Roasted vegetables: Brussels sprouts and new potatoes

Photo Oct 20, 8 12 59 PM

I’ve been trying to bring more veggies into my life. It shouldn’t be that hard; I genuinely love vegetables, I’m surrounded by awesome stores with plenty of fresh produce and I have access to an amazing farmer’s market every Saturday. I even have plenty of kitchen space to cook in. Yet somehow, this whole vegetable thing hasn’t been happening for me. Cooking every night isn’t realistic — I don’t always have the time and I don’t always eat at home. Doing daily salad lunches from one of the many CBD salad bars isn’t sustainable either; one can only eat so many raw veggies (no matter how delicious Janus might make them) before craving something hot and spicy. Next thing you know, you’re sat at a communal table, slurping down a giant bowl of laksa at Malay-Chinese takeaway (and no, coconut milk doesn’t count as a vegetable).

Anyway, the good news is I’ve found a solution. Are you ready? Roasting!

Photo credit: A Hint of Honey
Photo credit: A Hint of Honey

Roasting is the way to go if you want to get your veggie fix. Five reasons:

5. It’s quick — as quick as 10-15 minutes for zucchini or summer squash.

4. It’s easy — no technical ability required other than being able to coarsely chop a few things and get a baking tray into the oven without burning yourself

3. It requires minimal clean up — line your baking tray with foil and toss it out when you’re done roasting; no pots to wash or pans to scrub.

2. It works at any scale — roasting veggies for two is just as simple as roasting for a crowd.

1. It’s delicious. Duh! If you’ve ever been turned off by an overboiled asparagus spear, a mushy broccoli floret or a soggy Brussels sprout, now’s the time to give this awesome cooking method a go. Roasting vegetables at temperatures above 400F / 200C caramelizes their exterior while keeping their insides moist and tender. This not only gives your veggies that wonderfully contrasting texture as you bite in, but it brings out their natural sweetness. Roasting also enables some of the water in the vegetable to evaporate, resulting in a more intense, concentrated flavor. Yum!

Ready to roast? Here’s a quick recipe for roasted Brussels sprouts and potatoes. The whole thing will take 30 minutes.


8 Brussels sprouts (serves 2)

6 small white potatoes (serves 2)

A few cloves fresh garlic or minced garlic paste

2 tablespoons of olive oil

1 tsp of mixed herbs

A pinch of salt and pepper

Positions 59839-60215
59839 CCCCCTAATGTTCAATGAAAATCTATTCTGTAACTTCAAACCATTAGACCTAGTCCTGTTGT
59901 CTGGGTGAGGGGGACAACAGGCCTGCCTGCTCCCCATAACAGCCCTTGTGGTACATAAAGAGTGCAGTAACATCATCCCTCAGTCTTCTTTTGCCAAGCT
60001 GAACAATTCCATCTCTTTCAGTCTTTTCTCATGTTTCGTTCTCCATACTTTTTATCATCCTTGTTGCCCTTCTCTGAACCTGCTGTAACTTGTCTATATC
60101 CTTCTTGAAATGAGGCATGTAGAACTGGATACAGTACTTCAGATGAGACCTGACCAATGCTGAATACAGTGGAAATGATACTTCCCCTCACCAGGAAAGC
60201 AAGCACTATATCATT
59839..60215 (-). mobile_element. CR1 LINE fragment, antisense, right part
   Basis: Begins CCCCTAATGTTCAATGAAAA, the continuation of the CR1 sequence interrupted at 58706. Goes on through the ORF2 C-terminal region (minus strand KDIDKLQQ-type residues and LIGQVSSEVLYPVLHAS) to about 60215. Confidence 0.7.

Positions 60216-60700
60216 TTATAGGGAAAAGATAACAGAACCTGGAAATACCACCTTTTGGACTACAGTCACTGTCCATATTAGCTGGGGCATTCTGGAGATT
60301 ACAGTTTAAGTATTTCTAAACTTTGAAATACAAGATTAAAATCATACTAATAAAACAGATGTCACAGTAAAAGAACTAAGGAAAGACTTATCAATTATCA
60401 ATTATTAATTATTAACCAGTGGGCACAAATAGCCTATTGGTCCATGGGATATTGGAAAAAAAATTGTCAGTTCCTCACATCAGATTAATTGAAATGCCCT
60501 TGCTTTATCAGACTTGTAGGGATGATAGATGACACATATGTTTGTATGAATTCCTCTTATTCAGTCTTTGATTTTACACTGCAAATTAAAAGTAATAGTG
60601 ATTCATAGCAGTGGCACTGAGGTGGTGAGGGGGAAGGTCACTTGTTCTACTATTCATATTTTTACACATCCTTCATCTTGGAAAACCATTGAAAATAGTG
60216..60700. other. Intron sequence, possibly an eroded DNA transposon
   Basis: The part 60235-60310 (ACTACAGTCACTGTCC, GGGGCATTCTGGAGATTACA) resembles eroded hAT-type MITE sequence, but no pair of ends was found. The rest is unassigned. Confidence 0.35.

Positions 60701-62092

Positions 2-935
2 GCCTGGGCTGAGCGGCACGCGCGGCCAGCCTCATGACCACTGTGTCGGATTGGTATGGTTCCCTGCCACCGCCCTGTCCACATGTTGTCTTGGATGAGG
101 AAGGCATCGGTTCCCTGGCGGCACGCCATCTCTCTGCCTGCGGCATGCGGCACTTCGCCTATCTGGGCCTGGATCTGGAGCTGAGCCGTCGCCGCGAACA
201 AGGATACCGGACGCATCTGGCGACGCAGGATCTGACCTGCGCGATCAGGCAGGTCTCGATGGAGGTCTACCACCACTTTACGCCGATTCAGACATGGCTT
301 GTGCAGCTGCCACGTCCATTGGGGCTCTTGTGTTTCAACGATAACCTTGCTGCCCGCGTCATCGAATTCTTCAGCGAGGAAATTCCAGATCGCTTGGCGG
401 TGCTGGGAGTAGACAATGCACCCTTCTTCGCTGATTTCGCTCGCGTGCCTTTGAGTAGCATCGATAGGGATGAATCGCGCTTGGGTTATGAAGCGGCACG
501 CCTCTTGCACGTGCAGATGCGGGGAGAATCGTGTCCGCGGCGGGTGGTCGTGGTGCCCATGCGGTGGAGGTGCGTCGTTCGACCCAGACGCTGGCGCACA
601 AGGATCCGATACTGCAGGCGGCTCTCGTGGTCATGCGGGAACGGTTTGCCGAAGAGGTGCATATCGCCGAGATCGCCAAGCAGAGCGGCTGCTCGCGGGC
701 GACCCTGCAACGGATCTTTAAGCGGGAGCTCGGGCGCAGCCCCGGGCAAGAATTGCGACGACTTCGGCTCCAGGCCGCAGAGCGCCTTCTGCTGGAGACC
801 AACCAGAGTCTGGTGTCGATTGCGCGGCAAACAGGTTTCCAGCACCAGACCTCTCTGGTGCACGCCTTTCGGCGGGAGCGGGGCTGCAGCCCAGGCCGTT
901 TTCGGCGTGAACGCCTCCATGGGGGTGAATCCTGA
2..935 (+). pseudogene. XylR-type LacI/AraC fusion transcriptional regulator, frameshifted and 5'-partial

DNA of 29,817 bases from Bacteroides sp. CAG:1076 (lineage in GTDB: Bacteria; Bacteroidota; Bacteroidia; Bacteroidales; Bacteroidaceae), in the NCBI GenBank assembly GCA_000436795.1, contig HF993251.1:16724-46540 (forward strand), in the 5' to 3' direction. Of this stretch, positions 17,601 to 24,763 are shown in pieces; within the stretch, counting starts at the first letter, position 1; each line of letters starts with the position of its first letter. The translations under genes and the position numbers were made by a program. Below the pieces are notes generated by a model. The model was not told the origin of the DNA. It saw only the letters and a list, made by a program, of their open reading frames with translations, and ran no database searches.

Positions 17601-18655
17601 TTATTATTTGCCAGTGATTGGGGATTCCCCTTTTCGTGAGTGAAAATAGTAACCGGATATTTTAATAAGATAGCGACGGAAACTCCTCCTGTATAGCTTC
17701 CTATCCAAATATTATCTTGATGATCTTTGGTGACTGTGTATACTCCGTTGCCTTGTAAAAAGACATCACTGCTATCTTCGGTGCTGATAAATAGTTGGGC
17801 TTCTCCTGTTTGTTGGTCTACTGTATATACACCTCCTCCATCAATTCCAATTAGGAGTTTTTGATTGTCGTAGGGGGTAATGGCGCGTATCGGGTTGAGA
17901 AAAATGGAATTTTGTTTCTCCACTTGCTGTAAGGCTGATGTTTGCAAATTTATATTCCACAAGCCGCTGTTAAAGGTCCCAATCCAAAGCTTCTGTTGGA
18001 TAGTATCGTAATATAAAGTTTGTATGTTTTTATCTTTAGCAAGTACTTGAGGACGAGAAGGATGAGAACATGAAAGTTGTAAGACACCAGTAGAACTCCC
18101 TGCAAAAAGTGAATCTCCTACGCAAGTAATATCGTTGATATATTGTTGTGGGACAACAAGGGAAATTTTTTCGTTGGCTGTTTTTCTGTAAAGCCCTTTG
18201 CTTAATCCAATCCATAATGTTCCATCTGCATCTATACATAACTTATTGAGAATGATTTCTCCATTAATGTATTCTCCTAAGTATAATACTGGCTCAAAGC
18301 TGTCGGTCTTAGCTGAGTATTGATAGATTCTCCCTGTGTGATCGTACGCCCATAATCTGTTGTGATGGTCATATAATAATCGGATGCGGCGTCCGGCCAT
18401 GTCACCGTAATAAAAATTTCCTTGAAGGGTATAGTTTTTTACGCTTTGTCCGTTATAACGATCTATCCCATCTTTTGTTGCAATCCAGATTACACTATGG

A baking tray / baking sheet / jelly pan (whatever you like to call it)


Line a baking tray with foil. Set your oven to 400F.

Prep your veggies: give the Brussels sprouts a good wash and check that the outer leaves are clean. Slice them in half lengthwise. Wash your potatoes and either cut them into similarly sized pieces or leave them whole and poke a few fork holes in them. I used very small young potatoes because they don’t need to be peeled and they cook as quickly as Brussels sprouts (win!) but you can use whatever you like. Fingerlings and sweet potatoes both work beautifully with roasting.

Freshly washed brussel sprouts

Arrange: it’s very important to lay your veggies flat on a baking sheet with enough space between them. Don’t pile them on top of each other and don’t pack them in! Doing so will restrict the airflow between them and result in more of a steaming effect rather than roasting, and your veggies may end up soggy. For this reason, it’s also important to use a baking sheet rather than a Dutch oven, casserole or some other deep sided dish — the baking sheet allows for air exposure from all sides enabling the perfect roast.

Photo Oct 20, 7 46 55 PM

Get your basting mix ready: I throw some olive oil, salt, pepper and herbs (rosemary and thyme are great here) into a little dish and shake well. Arrange your veggies on the baking tray and drizzle the mix over the veggies.  You can toss to make sure they’re well coated or you can use a basting brush. Some people like to add balsamic vinegar (experiment above) or brown sugar to the basting mix. I prefer to add a touch of garlic.

Now, it’s important to note at this point that olive oil is your friend: coating your veggies in oil will ensure that they brown evenly, cook faster and don’t dry out. Olive oil also makes it easier for your body to absorb many of the fat soluble nutrients contained in the vegetables. Still, no need to go overboard.

Photo Oct 20, 8 11 03 PM

Pop your tray in the oven, sit back for 20 minutes and wait for your veggies to roast.

When the veggies look like they’ve caramelized, pull out the tray (with a thick oven mitt), grab your veggies with tongs, serve and…profit.

2 thoughts on “Roasted vegetables: Brussels sprouts and new potatoes”

  1. I’ve been pan roasting tons of brussel sprouts lately – they are done in just 15 minutes that way! I need to try them actually roasted though. I don’t know why anyone ever thinks brussel sprouts are gross; they are my favorite veggie as of late 🙂

    1. Awesome! Clearly I also love Brussel sprouts 🙂 Unfortunately I think a lot of people have been scarred by how smelly they get when they’re been overcooked or when they aren’t fresh.

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